Veterans enjoy using the U.S. Department of Veteran's Affairs My HealtheVet patient portal, but could use more education and skill-building to fully take advantage of it, according to a small study published Thursday in the Journal of Medical Internet Research.
Over a three-month period, 33 veterans were interviewed and tested on the patient portal. The majority--82 percent--said they were satisfied with secure messaging before the testing period, and 97 percent reported being satisfied after. Participants found secure messaging especially useful for communicating with their primary care team about test requests and results, medication refills and managing appointments.
Positive aspects of secure messaging, as noted by the veterans, included being able to send a message 24/7 and not having to wait to call during business hours. The portal also gave them the ability and confidence to draft questions on their own time. Having record of the exchange helped the veterans with effective communication, too.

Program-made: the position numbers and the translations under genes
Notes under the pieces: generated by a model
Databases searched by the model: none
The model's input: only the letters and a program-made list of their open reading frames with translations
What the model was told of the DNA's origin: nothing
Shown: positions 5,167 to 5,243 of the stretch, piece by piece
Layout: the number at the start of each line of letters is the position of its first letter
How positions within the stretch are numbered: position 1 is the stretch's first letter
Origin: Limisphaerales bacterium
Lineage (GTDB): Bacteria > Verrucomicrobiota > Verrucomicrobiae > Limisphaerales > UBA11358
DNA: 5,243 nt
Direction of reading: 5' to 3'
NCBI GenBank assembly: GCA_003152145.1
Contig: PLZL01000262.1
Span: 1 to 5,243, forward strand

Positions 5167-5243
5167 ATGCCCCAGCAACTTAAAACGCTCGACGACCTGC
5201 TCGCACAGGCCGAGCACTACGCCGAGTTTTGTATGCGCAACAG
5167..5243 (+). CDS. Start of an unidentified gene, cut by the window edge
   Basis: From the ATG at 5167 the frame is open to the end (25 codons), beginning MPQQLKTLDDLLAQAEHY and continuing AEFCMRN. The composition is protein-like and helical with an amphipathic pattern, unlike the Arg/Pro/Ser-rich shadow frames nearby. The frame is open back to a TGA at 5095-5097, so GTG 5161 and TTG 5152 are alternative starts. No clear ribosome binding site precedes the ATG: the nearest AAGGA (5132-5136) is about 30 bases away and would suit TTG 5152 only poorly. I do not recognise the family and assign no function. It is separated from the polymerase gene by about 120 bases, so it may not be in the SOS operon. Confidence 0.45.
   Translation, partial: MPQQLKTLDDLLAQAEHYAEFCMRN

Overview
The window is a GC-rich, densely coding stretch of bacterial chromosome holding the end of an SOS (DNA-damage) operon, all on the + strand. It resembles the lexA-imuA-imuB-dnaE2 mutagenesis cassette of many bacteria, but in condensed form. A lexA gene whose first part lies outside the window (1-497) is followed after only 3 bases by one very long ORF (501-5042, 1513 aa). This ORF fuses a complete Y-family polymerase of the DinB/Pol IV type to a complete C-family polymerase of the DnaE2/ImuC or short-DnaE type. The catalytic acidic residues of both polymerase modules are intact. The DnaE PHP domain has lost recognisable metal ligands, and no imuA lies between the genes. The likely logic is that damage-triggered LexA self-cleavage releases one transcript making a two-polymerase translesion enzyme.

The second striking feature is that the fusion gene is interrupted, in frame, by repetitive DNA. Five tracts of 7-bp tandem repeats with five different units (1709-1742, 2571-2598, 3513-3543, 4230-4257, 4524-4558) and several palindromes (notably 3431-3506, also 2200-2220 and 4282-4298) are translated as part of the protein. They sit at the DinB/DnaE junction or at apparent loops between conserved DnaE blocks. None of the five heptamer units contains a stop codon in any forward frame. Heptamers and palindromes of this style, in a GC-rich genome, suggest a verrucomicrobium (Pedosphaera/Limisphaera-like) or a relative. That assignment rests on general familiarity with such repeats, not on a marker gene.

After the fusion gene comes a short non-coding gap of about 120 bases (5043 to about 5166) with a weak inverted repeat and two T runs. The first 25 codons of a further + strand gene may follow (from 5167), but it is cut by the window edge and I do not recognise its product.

Negative aspects of secure messaging, according to the participants, included knowledge barriers, security issues, prohibited personal expression and clinical resistance. Some veterans also reported being confused about who was receiving their secure messages, and were uncomfortable to learn that multiple people were reading them, instead of just their primary care doctor.
"Veterans perceive secure messaging in the My HealtheVet patient portal as a useful tool for communicating with healthcare team," the study's authors said. "However, to maximize sustained utilization of secure messaging, marketing, education, skill building, and system modifications are needed."
According to research published in December, secure messaging also has the potential to improve medication reconciliation and workflow at primary care clinics--plus, it can get patient questions answered more efficiently.
In addition to focusing physician time on the clinical issues at hand, EHRs also can foster real-time patient-physician communication, physicians from the National Institutes of Health wrote last year.
To learn more:
- read the full study in JMIR